Instead of shaking up China's E-tail environment, this move is actually more likely to cement it. The chief rival to Youa had been Taobao, the E-Commerce site from Alibaba, which already had a better than 70 percent online marketshare. Youa officials asked its customers to move to Rakuten China, which is a joint venture with Baidu and Rakuten (Japan's largest E-tailer). From the U.S. retail perspective, this consolidation might make the half-billion Chinese E-Commerce consumers more open to global alternatives. Then again, as Google has discovered, China's government can create some serious hurdles if it wants to.
China's Largest Search Engine Concedes E-Commerce Space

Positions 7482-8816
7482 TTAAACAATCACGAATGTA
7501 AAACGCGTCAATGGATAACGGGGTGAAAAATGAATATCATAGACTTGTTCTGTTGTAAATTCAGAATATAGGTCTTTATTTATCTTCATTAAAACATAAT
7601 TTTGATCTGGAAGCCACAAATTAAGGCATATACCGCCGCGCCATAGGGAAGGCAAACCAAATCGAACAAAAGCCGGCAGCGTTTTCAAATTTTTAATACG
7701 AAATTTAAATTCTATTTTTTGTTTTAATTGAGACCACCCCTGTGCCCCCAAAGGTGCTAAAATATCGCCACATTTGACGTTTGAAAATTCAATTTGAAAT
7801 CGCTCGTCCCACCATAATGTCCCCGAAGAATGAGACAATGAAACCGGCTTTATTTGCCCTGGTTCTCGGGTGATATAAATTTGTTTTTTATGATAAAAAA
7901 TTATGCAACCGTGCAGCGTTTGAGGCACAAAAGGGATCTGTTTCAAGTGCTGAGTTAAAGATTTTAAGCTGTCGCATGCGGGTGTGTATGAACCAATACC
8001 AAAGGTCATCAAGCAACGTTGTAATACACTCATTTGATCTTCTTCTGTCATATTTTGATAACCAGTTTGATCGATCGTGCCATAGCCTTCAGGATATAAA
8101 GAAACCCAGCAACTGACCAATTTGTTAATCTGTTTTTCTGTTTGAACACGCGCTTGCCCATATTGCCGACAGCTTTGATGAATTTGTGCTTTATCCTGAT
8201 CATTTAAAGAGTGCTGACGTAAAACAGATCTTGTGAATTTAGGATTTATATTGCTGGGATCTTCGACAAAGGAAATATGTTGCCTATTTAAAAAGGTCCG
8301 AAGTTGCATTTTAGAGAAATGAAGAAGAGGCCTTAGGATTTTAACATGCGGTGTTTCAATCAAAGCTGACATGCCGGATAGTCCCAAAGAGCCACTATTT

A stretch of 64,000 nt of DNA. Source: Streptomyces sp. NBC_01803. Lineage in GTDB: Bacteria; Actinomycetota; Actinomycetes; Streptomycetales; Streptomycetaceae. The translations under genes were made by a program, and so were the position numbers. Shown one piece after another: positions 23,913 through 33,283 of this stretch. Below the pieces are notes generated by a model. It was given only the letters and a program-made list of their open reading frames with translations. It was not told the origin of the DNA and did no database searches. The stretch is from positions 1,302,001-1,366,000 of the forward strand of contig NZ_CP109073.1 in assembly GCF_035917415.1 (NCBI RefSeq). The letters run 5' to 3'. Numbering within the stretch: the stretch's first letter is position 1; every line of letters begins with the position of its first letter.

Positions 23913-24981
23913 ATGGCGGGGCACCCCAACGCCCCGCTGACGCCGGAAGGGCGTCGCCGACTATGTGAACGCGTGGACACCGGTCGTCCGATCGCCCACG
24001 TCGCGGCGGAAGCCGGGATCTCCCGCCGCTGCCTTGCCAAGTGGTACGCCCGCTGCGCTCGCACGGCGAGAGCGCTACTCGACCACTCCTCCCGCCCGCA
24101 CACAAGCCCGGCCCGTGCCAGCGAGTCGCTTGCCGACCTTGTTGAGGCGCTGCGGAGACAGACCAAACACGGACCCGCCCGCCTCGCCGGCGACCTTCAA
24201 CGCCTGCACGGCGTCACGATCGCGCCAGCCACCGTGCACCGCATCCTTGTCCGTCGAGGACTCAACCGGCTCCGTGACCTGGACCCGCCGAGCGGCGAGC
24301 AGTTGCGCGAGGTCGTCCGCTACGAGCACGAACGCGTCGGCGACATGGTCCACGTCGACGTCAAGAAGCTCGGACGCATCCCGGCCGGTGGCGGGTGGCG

On March 31, China's largest search engine, Baidu, said it would shutter its E-Commerce shop. A Baidu official said the closing of the site, called Youa, "should not be seen as Baidu withdrawing from the E-Commerce scene," but it's awfully hard to interpret the move as anything else. The official said that Baidu was working on "a new E-Commerce platform product which will suit users better," said a Reuters story. But that doesn't change the fact that China's consumers won't be able to make purchases from Baidu for an unspecified—and quite likely lengthy—time.